Source: Caymanian Times
Cayman’s continued closure of its borders could detrimentally affect its real estate prices as possible purchasers turn to competitor jurisdictions for investment, a roomful of property professionals heard last week at the 2021 RICS Cayman Chapter Real Estate Forum.
The Forum, organised by the Royal Institute of Chartered Surveyors (RICS), was supposed to have taken place last year but was postponed due to Covid. It attracted a large contingent of those working in real estate and development, who heard from professionals in the industry who gave presentations that analysed the movement of real estate in Cayman over the past two decades, through the pandemic and then attempted to predict future movements in the industry.
At the event, speaker James Bovell, a Top 10 RE/MAX producer internationally and inductee to RE/MAX’s Circle of Legends, spoke about the activity that Cayman’s market saw after the hurricanes that swept through the Eastern Caribbean in 2017.
“During the later part of that year it really started coming because obviously people had to go somewhere on holiday and there were limited places, so they started looking around the Caribbean and Cayman ended up being a choice, so we ended up with quite a lot of activity which really stimulated our market from there,” Mr Bovell advised.
Mr Bovell said the trend in transaction sales from January 2017 to December 2019 saw an upward trend; however, once the borders were closed in Cayman in March 2020, transactions “hit a wall” and a lot of inventory “fell by the wayside”. Once lockdown had been lifted, he said that there was a lot of activity by the industry to try and get investors to come to Cayman to let them peruse the real estate on offer, but he worried that Cayman’s continued border closure would detrimentally impact the industry.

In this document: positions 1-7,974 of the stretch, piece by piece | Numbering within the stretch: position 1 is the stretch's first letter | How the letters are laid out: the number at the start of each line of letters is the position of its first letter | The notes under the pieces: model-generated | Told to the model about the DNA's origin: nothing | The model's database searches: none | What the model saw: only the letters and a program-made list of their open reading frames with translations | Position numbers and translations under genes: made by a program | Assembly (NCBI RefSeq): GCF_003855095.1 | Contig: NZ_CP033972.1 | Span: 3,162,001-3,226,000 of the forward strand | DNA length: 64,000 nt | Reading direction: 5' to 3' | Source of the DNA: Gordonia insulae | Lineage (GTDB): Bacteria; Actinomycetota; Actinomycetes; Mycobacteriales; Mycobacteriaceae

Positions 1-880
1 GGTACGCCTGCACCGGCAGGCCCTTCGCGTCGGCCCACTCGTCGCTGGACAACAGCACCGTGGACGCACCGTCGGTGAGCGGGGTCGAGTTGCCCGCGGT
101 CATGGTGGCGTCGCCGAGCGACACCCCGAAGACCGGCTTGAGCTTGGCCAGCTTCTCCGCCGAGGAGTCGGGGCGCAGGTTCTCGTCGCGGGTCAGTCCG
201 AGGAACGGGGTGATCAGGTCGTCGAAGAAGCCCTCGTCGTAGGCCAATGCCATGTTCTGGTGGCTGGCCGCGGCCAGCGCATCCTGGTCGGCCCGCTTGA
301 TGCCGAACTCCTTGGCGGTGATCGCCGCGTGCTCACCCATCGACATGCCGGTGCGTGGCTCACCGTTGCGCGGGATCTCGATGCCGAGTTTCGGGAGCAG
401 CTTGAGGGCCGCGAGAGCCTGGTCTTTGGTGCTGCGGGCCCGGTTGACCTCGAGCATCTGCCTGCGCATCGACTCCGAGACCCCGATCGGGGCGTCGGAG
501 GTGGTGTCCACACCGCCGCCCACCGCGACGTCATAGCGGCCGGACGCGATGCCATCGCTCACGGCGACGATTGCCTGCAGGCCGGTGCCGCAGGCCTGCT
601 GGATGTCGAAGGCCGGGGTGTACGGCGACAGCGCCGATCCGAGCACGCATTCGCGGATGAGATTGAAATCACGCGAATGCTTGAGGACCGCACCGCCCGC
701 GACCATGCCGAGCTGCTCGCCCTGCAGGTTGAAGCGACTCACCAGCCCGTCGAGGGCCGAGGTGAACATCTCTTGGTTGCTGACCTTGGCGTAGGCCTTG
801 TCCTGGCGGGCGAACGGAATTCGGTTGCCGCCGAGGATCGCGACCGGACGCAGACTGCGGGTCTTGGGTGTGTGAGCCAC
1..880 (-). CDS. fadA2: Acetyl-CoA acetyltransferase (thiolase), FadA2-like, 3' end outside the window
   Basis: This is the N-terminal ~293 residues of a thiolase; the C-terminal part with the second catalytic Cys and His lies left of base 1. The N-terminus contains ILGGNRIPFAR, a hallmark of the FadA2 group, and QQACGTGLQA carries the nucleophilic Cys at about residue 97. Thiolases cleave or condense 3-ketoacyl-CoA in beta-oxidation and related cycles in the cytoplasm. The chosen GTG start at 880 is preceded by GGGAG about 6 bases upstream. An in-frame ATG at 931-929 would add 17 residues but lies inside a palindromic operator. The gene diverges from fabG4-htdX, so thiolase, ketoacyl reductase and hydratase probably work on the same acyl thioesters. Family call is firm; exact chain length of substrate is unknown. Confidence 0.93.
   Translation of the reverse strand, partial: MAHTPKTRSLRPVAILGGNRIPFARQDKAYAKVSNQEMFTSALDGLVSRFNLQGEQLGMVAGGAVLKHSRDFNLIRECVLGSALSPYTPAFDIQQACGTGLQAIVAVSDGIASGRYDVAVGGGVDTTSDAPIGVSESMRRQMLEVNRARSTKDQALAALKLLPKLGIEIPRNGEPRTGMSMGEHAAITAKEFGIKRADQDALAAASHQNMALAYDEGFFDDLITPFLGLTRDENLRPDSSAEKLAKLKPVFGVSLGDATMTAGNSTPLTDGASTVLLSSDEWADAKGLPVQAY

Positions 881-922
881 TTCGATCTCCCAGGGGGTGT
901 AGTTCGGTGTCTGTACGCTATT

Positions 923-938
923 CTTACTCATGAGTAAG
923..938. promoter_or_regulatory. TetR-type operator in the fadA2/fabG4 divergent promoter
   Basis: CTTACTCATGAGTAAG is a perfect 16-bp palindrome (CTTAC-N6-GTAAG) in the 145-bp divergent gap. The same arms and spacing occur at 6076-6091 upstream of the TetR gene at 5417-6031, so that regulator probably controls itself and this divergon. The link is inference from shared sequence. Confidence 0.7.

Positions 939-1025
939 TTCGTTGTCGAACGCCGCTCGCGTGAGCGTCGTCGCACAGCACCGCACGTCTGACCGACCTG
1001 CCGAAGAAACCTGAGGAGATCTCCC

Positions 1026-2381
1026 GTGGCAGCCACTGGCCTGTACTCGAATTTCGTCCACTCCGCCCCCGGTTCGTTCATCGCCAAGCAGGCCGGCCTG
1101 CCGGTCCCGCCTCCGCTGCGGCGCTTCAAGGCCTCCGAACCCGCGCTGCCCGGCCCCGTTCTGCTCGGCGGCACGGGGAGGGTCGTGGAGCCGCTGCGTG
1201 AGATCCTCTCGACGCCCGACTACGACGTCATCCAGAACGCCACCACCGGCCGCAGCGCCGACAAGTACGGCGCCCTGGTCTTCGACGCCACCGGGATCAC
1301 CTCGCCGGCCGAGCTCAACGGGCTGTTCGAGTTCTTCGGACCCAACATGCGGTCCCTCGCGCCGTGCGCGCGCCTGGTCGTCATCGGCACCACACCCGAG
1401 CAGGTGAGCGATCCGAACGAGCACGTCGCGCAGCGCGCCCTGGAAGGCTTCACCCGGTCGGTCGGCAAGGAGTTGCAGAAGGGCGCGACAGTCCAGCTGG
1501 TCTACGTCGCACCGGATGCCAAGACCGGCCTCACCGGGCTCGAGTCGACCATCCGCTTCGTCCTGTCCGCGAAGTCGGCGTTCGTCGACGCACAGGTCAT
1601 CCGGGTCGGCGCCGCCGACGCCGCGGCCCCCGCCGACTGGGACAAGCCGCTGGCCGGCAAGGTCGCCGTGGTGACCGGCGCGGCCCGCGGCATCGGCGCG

“Although there are no tourists, there are investors who are able to come into Cayman and buy property and also to get permanent residency as well,” he advised, but said that as time goes on and Cayman stays in this period of “transition” with no tourists able to come and get a flavour of what the Cayman Islands was all about, it would give competitors the edge over Cayman.
“As Cayman stays still, it gives the globe the opportunity to go to those places and visit them and to choose whether or not they return to Cayman, just like what happened in 2017 with the hurricanes. Same sort of principle, so I just want you to be aware of that,” he advised.
Mr Bovell underscored the value of Cayman’s real estate and construction industry to Cayman’s economy as a whole when he said: “The impact of the construction industry and the real estate and development industry as a whole to the economy is two and a half times its value; that is the largest impact of any industry in the economy.”